Note that there is no guaranteed right to bail. If the judge thinks that you may flee or not appear, or if the crime is serious, then bail can be denied. Or, the judge can set bail so high that there is no way for you to pay it.

For less serious crimes, and for people with clear ties to the community, such as family or a good job, you may be released on a low bail, or released on your own recognizance without bail.

Plea Negotiations

After charges are filed against you, your lawyer can negotiate with the prosecution to see if a plea bargain can be reached. A plea bargain will involve you pleading guilty to lesser charges, or pleading guilty to just one charge in some cases.

A plea bargain can include the agreement with the prosecution to recommend a certain sentence in exchange for you agreeing to plead guilty to lesser charges.

Your lawyer will consider many things as he or she decides to plea bargain on your behalf. It depends upon how strong the evidence is against you, and the potential penalties if you go to trial and lose.


If a plea agreement is not arranged, then the trial begins soon after. The trial must be held quickly, unless you waive your right to a speedy trial so that you can prepare your defense better.

If you are charged with a crime that can be punished by 6+ months in jail or prison, then you can have a public trial by jury. You also can choose a bench trial, where the judge does the facting finding instead of a jury.

Some defendants may choose a bench trial because the case is very technical and the jury may not understand the case well enough. Or, the case is of a sort that you fear the jury may be so upset by the nature of the charges that they may lose their objectivity.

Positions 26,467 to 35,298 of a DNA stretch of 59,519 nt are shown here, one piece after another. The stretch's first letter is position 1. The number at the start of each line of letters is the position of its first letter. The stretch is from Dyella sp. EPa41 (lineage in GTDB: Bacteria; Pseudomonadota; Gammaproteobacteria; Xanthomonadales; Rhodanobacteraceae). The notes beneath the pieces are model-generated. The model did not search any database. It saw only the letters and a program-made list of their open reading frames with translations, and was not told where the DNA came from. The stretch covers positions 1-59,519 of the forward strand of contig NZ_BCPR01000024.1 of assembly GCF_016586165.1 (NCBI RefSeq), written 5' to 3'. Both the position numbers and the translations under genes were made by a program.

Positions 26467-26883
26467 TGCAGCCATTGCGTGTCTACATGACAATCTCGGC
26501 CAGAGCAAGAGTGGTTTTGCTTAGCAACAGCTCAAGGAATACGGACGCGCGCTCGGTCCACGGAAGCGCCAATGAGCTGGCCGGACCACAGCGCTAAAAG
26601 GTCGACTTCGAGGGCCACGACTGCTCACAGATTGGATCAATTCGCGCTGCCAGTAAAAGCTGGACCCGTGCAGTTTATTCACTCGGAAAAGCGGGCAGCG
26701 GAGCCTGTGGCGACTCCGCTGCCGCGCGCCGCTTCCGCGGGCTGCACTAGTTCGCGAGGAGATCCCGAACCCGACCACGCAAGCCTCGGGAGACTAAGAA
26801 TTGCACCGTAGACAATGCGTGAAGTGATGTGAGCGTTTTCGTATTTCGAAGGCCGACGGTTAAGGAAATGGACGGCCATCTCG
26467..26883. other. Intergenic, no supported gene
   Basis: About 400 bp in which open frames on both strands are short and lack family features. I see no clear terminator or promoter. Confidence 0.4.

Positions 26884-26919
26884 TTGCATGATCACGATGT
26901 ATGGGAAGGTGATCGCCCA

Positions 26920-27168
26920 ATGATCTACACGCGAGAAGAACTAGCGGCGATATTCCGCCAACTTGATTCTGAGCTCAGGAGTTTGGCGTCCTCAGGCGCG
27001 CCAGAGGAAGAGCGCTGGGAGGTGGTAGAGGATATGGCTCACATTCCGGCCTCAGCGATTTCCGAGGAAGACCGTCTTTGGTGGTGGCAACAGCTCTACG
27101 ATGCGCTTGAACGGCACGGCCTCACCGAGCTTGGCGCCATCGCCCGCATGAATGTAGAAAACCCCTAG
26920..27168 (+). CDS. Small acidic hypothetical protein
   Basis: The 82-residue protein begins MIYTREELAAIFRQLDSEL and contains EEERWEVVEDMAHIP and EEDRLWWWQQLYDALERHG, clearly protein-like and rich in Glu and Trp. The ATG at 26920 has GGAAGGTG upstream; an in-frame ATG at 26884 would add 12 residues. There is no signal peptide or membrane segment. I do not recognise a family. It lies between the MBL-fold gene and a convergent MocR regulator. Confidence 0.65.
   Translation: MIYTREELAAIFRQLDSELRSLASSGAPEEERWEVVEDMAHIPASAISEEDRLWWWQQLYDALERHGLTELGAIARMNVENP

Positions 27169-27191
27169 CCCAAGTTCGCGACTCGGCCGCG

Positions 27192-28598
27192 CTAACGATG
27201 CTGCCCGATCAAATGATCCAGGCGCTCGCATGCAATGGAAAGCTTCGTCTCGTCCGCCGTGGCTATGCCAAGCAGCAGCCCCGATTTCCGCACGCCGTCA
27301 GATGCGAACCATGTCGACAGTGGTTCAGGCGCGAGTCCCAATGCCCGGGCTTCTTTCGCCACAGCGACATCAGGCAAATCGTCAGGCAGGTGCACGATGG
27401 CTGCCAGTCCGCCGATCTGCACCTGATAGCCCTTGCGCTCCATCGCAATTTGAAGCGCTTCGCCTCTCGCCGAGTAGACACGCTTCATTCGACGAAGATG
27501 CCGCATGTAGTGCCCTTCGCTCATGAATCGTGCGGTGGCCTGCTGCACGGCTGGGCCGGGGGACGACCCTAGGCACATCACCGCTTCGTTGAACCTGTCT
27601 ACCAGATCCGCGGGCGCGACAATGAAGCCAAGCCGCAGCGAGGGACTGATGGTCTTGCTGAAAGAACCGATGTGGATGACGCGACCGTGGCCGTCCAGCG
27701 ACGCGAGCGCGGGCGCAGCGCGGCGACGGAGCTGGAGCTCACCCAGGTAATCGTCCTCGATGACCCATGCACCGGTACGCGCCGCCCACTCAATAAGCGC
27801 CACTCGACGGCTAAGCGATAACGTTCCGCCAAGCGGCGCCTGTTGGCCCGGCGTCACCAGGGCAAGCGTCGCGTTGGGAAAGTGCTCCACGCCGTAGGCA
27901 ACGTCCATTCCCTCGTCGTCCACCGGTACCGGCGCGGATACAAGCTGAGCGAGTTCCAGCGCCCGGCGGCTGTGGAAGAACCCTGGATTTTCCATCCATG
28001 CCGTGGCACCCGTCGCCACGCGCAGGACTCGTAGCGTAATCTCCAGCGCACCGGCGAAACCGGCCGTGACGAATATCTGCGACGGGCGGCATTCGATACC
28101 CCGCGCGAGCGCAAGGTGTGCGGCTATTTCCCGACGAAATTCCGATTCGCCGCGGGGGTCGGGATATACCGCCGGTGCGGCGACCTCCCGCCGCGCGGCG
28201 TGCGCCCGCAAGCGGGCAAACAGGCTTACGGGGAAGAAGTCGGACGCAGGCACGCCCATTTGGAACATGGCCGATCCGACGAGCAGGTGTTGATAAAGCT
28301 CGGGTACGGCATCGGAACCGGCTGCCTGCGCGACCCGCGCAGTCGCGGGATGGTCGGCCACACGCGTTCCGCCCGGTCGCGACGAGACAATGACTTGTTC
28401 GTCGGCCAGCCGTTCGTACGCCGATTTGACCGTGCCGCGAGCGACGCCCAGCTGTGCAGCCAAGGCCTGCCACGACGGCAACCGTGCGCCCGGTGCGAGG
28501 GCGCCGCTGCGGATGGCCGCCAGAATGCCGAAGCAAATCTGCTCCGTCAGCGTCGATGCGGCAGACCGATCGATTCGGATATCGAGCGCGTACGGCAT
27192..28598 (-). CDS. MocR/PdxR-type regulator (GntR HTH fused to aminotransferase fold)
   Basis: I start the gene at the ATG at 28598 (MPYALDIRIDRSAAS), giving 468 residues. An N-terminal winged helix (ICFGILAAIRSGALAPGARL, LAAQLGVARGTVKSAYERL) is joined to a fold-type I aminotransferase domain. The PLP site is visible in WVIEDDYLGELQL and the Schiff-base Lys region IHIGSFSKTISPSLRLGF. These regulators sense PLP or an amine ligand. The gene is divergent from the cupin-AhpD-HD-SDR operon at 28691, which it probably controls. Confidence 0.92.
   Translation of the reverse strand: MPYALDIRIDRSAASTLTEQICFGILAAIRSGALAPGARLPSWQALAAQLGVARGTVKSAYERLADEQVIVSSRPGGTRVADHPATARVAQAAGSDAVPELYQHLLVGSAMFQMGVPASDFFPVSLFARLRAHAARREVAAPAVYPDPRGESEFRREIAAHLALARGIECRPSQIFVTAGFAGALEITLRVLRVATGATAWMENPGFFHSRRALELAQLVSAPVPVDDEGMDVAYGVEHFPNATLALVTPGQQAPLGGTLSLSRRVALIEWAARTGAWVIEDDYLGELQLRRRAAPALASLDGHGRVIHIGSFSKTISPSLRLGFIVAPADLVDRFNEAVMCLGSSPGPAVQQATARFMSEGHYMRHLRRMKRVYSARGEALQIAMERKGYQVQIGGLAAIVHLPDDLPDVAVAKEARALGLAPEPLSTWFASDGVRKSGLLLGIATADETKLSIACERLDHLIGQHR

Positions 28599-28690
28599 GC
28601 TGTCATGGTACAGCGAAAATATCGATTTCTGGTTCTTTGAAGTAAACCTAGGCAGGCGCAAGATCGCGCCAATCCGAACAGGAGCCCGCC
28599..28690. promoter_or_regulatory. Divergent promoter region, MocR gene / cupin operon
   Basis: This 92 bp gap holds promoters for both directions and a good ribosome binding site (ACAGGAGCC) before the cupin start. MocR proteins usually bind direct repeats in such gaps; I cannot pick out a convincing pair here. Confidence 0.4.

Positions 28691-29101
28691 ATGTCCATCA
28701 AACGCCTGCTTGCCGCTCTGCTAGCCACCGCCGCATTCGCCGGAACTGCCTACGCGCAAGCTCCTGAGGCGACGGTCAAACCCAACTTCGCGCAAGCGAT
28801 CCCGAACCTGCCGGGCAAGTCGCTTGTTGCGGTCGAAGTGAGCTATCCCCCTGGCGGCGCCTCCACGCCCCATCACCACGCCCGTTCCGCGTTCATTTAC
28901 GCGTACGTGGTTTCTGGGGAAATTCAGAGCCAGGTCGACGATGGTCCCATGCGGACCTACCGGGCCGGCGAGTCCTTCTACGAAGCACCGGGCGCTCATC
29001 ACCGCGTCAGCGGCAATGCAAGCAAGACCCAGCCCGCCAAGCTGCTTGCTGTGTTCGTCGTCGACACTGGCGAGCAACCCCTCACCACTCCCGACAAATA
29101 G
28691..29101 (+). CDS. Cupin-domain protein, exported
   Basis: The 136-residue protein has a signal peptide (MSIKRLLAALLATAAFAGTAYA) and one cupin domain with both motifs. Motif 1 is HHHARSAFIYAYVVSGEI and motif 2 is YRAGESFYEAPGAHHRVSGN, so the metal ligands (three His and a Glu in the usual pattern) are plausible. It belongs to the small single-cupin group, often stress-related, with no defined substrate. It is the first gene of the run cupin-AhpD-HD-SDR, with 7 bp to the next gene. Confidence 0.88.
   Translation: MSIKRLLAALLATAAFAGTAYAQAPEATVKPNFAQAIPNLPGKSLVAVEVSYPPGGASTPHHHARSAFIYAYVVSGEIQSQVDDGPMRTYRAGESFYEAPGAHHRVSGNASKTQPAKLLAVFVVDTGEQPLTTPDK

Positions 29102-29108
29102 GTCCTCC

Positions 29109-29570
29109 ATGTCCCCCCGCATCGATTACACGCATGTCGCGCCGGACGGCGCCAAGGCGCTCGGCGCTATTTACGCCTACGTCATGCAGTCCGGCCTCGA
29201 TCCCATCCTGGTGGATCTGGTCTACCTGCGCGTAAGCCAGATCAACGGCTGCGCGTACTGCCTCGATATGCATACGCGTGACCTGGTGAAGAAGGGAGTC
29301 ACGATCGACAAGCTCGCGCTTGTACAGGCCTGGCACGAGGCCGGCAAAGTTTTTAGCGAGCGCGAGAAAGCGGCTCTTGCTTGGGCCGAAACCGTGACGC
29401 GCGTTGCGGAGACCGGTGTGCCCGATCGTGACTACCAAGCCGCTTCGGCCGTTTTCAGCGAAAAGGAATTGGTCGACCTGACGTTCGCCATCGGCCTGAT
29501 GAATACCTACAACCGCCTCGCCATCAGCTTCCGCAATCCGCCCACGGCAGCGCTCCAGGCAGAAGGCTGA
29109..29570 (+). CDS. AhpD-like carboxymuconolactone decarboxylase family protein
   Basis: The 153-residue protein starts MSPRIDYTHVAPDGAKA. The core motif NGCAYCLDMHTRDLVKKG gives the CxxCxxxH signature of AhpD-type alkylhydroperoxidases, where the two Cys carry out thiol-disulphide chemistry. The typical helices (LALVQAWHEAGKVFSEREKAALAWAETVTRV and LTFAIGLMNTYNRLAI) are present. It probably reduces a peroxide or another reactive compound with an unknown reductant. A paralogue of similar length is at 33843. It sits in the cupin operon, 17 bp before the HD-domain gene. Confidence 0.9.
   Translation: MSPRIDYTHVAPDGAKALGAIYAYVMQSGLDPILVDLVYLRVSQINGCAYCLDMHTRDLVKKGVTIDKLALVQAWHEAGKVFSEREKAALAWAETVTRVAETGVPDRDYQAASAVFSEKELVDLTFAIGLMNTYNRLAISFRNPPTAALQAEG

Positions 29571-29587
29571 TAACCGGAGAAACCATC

If you have a jury trial, then jury selection comes into play. Both you and the prosecution can challenge jurors for cause, meaning you or they think that that juror will not be objective.

During the trial, you have the right to present witnesses any evidence in defense of charges against you. You also have the right to cross examine witnesses brought by the prosecutors. Once the prosecutor is done, the judge will tell the jury their instructions, according to the law. Both sides then sum up their arguments to the jury. Then the jury is dismissed to make its decision.


The jurors in the case will go to deliberate in private. It can take minutes, hours, or even weeks. After they reach their verdict, the finding is read in court.

You can be found innocent or guilty of all, some or none of the charges against you. You also might be convicted of a lesser crime that what was charged in your indictment.


If you are found guilty, you have the right to appeal to an appellate court. Most US states have a multi-level appellate system. There are middle level appeals courts hearing appeals from trial courts. Higher level appellate courts, sometimes the Supreme Court of that state, will hear appeals from the middle level appeals courts.